The neurotransmitter released at CNS adrenergic synapses is norepinephrine.
Adrenergic nerve fibre
One adrenergic nerve fiber it is a neuron for which the neurotransmitter and also adrenaline (epinephrine), noradrenaline or dopamine. These neurotransmitters are released at a site known as the synapsewhich is a junction point between the axon of a nerve cell and the dendrite from another. Neurotransmitters are first released from the axon and then bind to the receptor site on the dendrite. Adrenergic nerve endings are found on secondary neurons of the sympathetic nervous systemone of the two divisions of autonomic nervous system who is responsible for fight or flight response. This system increases heart ratedelay digestionit dilates the pupils and also controls the secretion of apocrine sweat glands in the dermal layer of the skin, in addition to other responses.
A nerve fiber is a thread-like extension of a nerve cell that includes the axon, which may or may not be enclosed in a myelinated sheath. The androgenic nerve fiber, when myelinated, increases the speed of transmission of an action potential along the entire length of the cell. Gaps in the sheath along the axon are called Ranvier’s Nodes.
There are several types of adrenergic receptors that are identified by their different sensitivity to various drugs. Neurons in the central nervous system contain α1- and α2-adrenergic and β1- and β2-adrenergic receptors. All four types of receptors are also found in various organs of the body besides the brain. They are responsible for the effects of epinephrine and norepinephrine when they act as hormones outside the central nervous system. In the brain, all autoreceptors appear to be of the α2 type. (The drug idazoxan blocks α2 autoreceptors and therefore acts as an antagonist.) All adrenergic receptors are metabotropic, coupled to G proteins that control the production of second messengers. Adrenergic receptors can produce both excitatory and inhibitory effects. In general, the behavioral effects of norepinephrine release are excitatory. In the brain, α1 receptors produce a slow depolarizing (excitatory) effect on the postsynaptic membrane, while α2 receptors produce a slow hyperpolarizing (inhibitory) effect. Both types of β receptors increase the postsynaptic neuron’s responsiveness to its excitatory inputs, which is presumably related to the role that this neurotransmitter plays in vigilance.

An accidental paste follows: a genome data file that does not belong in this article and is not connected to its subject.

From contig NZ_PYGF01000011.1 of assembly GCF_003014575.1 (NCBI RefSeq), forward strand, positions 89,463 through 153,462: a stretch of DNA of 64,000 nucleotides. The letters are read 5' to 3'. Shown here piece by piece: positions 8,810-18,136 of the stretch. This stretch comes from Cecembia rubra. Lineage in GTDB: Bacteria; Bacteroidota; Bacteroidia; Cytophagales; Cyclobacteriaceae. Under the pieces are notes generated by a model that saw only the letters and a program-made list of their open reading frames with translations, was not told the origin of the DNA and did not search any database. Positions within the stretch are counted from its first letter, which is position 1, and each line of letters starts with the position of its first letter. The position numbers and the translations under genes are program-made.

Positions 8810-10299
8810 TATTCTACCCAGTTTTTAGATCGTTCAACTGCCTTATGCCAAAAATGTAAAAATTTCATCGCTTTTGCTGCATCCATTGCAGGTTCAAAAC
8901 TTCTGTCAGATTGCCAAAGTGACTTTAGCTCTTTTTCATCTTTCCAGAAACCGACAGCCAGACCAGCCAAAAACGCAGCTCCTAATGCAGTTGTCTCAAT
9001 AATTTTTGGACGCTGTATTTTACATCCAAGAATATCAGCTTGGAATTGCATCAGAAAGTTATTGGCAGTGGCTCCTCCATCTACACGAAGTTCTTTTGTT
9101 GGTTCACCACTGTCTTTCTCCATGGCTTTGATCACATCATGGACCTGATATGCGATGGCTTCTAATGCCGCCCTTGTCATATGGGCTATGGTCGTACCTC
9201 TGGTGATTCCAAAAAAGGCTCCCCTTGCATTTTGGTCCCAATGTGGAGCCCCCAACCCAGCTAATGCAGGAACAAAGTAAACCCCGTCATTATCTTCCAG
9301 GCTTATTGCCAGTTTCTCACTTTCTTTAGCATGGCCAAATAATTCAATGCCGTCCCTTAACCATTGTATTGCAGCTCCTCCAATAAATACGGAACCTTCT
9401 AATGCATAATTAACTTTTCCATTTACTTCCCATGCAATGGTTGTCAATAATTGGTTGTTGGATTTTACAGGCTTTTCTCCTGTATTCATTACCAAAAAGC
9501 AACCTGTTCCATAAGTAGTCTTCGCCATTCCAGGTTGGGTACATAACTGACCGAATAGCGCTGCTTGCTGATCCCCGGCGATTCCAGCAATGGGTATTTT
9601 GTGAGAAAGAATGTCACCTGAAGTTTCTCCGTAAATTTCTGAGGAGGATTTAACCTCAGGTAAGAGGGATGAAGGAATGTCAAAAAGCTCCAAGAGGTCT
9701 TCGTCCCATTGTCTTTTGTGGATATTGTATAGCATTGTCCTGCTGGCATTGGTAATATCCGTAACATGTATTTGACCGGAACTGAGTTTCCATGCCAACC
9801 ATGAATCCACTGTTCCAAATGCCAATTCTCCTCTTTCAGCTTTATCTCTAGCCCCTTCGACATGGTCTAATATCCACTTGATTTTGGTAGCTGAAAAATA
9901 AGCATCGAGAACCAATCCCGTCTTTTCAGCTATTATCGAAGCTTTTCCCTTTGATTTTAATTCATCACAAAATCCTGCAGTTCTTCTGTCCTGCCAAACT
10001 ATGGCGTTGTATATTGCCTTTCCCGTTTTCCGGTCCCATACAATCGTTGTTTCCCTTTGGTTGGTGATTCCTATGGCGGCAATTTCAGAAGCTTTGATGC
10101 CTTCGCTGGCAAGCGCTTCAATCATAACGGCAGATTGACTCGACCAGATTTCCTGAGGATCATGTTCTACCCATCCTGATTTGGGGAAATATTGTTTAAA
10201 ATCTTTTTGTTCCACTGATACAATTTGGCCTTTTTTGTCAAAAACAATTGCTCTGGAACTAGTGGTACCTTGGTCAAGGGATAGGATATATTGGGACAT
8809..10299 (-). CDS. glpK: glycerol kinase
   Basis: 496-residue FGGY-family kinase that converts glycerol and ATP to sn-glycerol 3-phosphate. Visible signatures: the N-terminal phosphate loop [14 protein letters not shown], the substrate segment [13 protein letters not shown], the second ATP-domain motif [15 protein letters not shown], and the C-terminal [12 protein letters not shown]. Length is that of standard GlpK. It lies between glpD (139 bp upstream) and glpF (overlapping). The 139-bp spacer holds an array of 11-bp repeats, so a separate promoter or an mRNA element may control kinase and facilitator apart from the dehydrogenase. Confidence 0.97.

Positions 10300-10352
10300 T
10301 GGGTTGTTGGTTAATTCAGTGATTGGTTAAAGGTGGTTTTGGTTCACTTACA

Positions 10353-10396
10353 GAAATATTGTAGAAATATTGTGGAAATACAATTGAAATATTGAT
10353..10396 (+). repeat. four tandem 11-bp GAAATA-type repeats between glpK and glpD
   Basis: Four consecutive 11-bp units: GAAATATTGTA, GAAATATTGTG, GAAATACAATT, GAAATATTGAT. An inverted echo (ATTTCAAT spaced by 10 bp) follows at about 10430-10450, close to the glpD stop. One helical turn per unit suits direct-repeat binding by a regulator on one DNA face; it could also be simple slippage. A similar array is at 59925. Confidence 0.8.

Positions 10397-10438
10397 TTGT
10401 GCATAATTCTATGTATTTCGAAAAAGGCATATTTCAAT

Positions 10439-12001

Adrenergic fibers innervate smooth muscle, cardiac musclevisceral glands and various central nervous system sense structures and organs. Its function is potentiating compared to the inhibitory action of the cholinergic fibers of the parasympathetic system. Peripheral adrenergic neurons integrate signals from other nerves in the central nervous system and peripheral sensory organs. An adrenergic nerve impulse is triggered when a nerve fires repeatedly or when multiple nerves fire simultaneously, which can cause an additive effect leading to greater stimulation. Adrenergic neurons, in particular the α2 autoreceptors found in the brain, are also involved in sexual behavior and appetite control.
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Adrenergic (NA or NE) Neurotransmission explained with animation
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1. Synaptic transmission
5. Noradrenergic neurons
6. Autonomic nervous system
7. Sympathetic nervous system
8. Postganglionic neuron
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10. Post-synaptic neuron
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